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The Rules Nuts and Bolts

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  • The Rules Nuts and Bolts

    I would like some opinions on the crunch of the Sardonyx Storypath rules. How do they compared and contrast to the Post God Machine revision CofD style Storytelling rules set?

    Are there mechanical similarities? Are there rules options or subsystems a Storytelling rule user would find useful? If someone came from playing a Storytelling game what assumptions would they need to watch so as not to trip over a new rules set?

    I used to be Median but life has made me Mean.

  • #2
    The initiative slots concept is something ill definitely be using in Chronicles of Darkness games and maybe even in DnD

    Completed campaign: Scion 2nd Edition. Les L├ęgendes Currently playing: Being a dad for a 2year old daughter anf a 1 year old son.


    • #3
      OK, so, starter question on clarity:

      One of the things about the Storypath system, is that it's meant to be more of a core rules engine that's modified for each individual game line. It's not like the CofD where there's the same core rules between Requiem and Forsaken. Scion, Trinity, and the future releases all utilize the core rules in different ways. Scion and Trinity have slightly different specialty rules as a fairly simple example. So what someone coming from the CofD to Scion as to worry about assumption-wise is different from coming from CofD and going to Trinity.

      Do you want us to just focus on the very general aspects of the Storypath system (and we're in the Scion forums because there isn't a single Storypath forum)? Or specifically the Scion implementation of them?


      • #4
        Both? Either is good Both is great. I have not seem much of either book yet. I was sort of surprised there wasn't a general Storypath thread. I played some Scion 1E because it was close enough to Exalted 2E that it was easy to learn despite the differences in system. Importing several Exalted rules hacks to Scion when I played before.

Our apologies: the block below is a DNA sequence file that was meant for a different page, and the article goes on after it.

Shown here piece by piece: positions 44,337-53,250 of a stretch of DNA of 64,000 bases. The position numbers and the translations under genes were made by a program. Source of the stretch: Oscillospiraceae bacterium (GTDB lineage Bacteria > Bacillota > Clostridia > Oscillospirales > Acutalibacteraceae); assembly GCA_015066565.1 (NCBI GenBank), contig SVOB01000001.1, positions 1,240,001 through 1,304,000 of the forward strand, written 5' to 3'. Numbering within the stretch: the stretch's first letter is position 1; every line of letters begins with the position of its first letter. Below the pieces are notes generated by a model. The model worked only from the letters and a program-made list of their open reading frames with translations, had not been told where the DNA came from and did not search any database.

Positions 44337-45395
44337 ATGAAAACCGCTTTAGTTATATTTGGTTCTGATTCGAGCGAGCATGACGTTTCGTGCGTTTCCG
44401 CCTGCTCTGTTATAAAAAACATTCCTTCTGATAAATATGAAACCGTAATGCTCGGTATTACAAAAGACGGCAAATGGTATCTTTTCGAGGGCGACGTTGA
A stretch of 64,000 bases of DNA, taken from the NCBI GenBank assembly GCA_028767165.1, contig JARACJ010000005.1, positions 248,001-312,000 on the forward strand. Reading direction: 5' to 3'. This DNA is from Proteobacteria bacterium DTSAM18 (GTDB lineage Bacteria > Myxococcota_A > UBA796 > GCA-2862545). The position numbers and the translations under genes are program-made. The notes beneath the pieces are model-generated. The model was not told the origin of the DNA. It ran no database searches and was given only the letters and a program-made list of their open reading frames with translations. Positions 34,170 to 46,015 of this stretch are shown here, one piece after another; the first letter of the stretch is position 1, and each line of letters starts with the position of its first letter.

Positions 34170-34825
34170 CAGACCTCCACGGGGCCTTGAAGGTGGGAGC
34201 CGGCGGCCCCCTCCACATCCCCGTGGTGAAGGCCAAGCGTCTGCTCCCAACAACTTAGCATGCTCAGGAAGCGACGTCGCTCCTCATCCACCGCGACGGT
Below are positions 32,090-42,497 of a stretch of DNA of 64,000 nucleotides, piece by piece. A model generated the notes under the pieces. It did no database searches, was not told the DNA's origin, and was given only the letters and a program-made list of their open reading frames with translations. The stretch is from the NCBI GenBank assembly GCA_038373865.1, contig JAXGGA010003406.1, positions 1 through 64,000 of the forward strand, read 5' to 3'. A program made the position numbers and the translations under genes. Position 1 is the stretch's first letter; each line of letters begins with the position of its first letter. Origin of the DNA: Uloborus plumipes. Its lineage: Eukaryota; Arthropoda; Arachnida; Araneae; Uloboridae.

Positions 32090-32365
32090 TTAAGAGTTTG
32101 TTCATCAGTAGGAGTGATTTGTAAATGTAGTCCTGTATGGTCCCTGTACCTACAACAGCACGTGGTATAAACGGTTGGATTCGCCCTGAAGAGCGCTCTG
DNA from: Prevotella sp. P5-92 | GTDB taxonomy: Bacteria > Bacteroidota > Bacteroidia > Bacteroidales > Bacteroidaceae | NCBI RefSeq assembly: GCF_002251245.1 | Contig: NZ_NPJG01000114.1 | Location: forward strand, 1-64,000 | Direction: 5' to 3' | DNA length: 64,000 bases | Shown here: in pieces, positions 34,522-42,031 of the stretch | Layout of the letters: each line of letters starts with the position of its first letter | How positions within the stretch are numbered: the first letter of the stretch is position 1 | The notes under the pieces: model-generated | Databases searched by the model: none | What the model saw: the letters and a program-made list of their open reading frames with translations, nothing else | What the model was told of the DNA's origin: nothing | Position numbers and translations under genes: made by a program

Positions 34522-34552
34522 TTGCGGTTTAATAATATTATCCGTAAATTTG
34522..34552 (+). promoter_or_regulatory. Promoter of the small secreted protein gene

I used to be Median but life has made me Mean.


        • #5

          So... in general if things are called the same thing in Storypath as CofD, they're going to work in basically the same way.

          However there's a lot of things that aren't shared between the systems, so even with that base-line familiarity, there's stuff that can throw you off.

          The biggest hurdles I'd imagine:

          1) Storypath's default system is much more abstract than CofD. There's less Skills, there's less ways to modify Skills. There's a much higher reliance on "fill-in-the-blanks," where the system gives you a general idea and you need to make up the specifics (ex: The Professional Training Merit in the CofD requires you to fill in a bunch of blanks to know what it applies to, but that's how a lot of important things in Storypath work). Coming up with combinations of Skill and Attributes that work even if not how you might have done it in the CofD is definitely a thing. Do not count on an equivalent to Merits to shore this up (Trinity does with Edges, while Scion's Birthrights don't really do that).

          2) For CofD players that haven't played 1e Trinity, 1e Scion, or Exalted are going to have to adapt to the difficulty of rolls being expressed in a number of successes to roll instead of a dice-pool modifier.

          3) The Momentum system is one of the biggest new things, that doesn't have a direct analog; as it's a purely metacurrency. It mostly replaces Willpower, but doesn't reflect and in-universe resource like that. Momentum is usually generated by failing rolls, or things that would cause Beats in CofD for negative consequences to things like Conditions or accepting social influences, and spent on some abilities or to increase your dice-pool.

          4) Scale and Tier will take some getting used to, but the mechanical impacts aren't too hard to understand the theory behind.

          5) The very concept of Paths is a big deal. This is another fill-in-the-blanks place. Character creation most heavily revolves around defining three Paths for your character (usually some combination of past, present, primary social group beyond the other PCs). Paths set your starting Skills instead of just spending dots, Paths determine things like what stuff your characters have, a circle of NPCs you can consult for things that would be Merits in CofD like Contacts or Allies.

          6) Mixed actions (multiple actions in one turn) and Complex actions (what CofD would called extended actions) aren't going to be shockingly difficult to grok, but easier if you've played more than just CofD.